Remember earlier when we said that your health care costs will most likely go up after 65? You can prepare for those expenses now by increasing your payments to a health savings account (HSA). The great thing about HSA contributions is that they are tax-free going in and tax-free going out as long as they are used for qualified medical expenses.
Keep in mind, once you reach age 65 and enroll in Medicare, you can no longer contribute to your HSA tax free, but you can still withdrawal from it tax free. Additionally, there is no capital gains tax on money in an HSA, so all your interest is tax free too. Some HSA accounts even allow you to invest a portion of the account in order to yield a higher return—again all tax free. And although there are yearly limits on how much you can contribute to an HSA (which you can find out more about here), catch-up payments of an extra $1,000 per year are allowed for people over 55.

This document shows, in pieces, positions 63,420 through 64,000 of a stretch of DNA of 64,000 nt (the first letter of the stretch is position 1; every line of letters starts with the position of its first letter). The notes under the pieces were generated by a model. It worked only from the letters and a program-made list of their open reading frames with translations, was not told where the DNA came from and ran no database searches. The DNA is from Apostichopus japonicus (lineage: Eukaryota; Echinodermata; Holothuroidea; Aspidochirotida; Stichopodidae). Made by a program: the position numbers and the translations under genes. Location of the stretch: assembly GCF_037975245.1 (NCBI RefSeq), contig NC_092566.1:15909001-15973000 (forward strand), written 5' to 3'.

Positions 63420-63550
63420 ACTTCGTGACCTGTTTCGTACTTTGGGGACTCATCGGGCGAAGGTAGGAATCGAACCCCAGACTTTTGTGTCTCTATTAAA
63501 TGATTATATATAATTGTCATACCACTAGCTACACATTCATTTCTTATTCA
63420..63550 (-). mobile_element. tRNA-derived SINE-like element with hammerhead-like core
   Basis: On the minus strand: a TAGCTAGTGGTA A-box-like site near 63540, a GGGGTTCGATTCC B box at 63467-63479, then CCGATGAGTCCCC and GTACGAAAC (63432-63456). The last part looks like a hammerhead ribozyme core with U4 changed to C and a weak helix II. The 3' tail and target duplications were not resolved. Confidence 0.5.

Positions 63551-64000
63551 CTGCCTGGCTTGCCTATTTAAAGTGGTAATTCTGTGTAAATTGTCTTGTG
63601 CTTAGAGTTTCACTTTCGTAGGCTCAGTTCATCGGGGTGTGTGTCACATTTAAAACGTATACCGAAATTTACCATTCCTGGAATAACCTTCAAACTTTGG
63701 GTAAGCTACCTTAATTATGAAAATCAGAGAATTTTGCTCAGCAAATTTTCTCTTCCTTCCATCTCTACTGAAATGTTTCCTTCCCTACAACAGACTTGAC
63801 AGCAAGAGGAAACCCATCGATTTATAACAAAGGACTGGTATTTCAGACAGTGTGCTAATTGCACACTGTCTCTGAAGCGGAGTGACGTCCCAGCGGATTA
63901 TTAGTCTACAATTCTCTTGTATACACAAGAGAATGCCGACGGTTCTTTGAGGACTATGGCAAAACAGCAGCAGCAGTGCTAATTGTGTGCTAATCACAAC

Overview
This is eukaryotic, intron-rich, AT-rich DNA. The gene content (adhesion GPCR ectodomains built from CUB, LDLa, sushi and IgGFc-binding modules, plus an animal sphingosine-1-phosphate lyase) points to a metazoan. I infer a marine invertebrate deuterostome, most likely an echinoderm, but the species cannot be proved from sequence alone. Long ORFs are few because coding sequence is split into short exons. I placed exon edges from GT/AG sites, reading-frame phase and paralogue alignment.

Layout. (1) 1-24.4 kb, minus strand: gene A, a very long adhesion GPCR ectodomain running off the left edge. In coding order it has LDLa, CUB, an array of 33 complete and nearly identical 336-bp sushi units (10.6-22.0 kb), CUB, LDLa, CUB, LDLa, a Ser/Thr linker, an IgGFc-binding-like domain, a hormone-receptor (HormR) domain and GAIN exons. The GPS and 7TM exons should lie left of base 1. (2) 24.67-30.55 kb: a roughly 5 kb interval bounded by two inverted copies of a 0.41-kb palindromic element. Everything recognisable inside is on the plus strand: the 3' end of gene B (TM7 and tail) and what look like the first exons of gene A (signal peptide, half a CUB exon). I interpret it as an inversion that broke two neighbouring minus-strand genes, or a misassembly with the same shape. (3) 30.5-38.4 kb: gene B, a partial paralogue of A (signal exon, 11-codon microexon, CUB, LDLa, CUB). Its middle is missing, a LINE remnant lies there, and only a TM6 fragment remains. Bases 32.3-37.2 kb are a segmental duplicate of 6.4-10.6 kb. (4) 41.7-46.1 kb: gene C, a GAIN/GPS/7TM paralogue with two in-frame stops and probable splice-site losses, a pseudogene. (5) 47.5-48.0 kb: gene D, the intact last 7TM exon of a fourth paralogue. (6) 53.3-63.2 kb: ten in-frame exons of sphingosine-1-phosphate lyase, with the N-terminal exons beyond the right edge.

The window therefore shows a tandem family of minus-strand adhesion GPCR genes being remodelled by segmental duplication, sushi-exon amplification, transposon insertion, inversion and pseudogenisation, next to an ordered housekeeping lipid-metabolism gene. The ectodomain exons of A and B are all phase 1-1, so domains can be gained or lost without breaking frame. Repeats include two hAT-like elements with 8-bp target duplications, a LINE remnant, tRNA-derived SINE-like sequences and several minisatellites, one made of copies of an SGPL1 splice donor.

You’ve probably worked for several employers over the years, and you may have orphaned 401ks left over from those jobs. Now is the time to consolidate those funds. Combining all your disparate accounts will help you form a tangible sense of where your money is, how much you have, and the amount of interest and growth you’re earning on them. Not only is it easier to keep track of, but taking lower yield 401ks and combining them with higher earing accounts will increase your total earning power.
This may seem like a no-brainer, but it’s imperative that you get out of debt as quickly as possible, so you can put those funds toward your retirement instead. If you are still making car payments, consider downsizing by paying cash for a used car. If you have large debt from credit cards, medical bills, or other emergencies, research debt consolidation programs that will allow you to consolidate and lower your interest rate so you can pay everything off faster. The quicker you can get out of debt, the more money you’ll be able to invest in your future and contribute to a more comfortable retirement.
Even if you haven’t saved a lot for retirement right now, there is still time to increase your nest egg if you follow the strategies suggested above. With a mixture of saving, smart spending, and taking advantage of special tax rules for people over 50, you can get back on track and build the retirement you’re dreaming of.
Copyright © 2019 James C. Gunter